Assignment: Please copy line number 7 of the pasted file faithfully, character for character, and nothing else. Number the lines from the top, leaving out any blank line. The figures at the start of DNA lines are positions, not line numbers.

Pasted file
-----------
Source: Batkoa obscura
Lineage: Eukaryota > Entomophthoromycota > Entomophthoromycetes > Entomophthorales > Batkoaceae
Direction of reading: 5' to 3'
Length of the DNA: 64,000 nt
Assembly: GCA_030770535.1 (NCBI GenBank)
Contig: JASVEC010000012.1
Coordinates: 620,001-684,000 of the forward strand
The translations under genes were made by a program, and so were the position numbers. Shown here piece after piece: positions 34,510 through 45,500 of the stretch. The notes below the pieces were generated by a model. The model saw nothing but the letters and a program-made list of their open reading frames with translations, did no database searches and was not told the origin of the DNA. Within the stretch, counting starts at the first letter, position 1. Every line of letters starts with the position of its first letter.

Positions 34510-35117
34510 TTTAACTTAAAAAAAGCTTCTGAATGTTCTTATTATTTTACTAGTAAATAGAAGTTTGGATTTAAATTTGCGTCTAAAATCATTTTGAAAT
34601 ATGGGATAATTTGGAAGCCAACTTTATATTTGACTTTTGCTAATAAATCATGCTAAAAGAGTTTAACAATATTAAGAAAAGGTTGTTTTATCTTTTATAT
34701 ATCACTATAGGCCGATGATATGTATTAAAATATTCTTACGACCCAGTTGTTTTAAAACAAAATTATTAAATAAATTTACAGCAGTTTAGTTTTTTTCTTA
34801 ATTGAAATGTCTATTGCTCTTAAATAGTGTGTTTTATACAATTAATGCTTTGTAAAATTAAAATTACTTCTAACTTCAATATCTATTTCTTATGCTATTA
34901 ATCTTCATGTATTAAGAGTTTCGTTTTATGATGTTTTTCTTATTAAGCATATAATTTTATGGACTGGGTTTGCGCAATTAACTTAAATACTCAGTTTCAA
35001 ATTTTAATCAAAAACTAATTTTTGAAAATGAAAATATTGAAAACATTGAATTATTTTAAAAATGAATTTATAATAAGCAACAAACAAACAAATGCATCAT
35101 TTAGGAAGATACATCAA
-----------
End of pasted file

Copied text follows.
Coordinates: 620,001-684,000 of the forward strand